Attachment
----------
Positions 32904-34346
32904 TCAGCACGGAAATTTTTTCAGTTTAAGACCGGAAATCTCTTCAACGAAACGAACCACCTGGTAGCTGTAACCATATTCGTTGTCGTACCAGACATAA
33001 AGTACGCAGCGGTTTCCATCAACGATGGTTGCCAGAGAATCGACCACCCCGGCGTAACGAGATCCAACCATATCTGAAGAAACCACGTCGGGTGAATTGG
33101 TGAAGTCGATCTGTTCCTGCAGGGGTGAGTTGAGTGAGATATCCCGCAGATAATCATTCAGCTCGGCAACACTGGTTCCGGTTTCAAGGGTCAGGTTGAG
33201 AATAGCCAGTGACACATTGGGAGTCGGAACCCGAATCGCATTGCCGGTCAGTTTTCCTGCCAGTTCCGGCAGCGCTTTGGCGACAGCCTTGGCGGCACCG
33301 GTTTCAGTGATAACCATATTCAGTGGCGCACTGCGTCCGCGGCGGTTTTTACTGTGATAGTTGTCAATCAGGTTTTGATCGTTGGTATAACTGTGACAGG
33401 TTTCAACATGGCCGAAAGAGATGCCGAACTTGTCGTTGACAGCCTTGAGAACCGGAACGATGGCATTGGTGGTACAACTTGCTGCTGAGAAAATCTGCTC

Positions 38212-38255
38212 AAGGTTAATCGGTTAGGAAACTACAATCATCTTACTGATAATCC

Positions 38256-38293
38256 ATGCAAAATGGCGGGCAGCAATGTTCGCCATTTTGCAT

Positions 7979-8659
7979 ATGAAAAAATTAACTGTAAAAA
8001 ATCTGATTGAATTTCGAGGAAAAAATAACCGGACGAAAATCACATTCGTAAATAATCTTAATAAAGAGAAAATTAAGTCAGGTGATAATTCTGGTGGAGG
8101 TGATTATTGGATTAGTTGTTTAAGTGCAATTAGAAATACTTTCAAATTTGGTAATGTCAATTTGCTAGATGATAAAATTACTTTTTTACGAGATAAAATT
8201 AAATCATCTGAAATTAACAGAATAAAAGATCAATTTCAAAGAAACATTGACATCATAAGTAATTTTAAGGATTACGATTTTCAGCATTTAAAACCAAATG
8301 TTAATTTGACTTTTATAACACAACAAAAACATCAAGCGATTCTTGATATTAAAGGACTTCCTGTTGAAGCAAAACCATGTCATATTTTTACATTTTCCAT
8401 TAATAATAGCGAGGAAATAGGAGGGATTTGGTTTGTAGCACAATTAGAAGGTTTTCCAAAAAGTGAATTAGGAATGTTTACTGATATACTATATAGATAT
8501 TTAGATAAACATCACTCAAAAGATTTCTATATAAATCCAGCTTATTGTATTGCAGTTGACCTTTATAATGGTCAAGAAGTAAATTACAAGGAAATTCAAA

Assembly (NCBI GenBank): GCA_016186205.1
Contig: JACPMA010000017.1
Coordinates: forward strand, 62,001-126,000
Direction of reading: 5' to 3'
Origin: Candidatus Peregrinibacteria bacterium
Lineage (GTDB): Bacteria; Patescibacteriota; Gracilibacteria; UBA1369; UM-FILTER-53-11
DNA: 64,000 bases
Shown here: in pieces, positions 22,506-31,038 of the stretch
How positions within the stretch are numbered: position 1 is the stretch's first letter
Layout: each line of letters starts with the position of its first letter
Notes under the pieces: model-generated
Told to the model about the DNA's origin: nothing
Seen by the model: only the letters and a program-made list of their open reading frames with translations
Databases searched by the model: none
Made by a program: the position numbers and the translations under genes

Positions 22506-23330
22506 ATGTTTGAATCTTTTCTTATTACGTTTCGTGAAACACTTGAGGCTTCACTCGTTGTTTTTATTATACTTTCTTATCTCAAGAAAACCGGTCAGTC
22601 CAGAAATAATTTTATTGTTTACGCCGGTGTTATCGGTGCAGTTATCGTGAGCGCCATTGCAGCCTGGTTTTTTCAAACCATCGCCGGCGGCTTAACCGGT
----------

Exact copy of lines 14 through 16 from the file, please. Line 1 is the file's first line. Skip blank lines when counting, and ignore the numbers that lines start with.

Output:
8001 ATCTGATTGAATTTCGAGGAAAAAATAACCGGACGAAAATCACATTCGTAAATAATCTTAATAAAGAGAAAATTAAGTCAGGTGATAATTCTGGTGGAGG
8101 TGATTATTGGATTAGTTGTTTAAGTGCAATTAGAAATACTTTCAAATTTGGTAATGTCAATTTGCTAGATGATAAAATTACTTTTTTACGAGATAAAATT
8201 AAATCATCTGAAATTAACAGAATAAAAGATCAATTTCAAAGAAACATTGACATCATAAGTAATTTTAAGGATTACGATTTTCAGCATTTAAAACCAAATG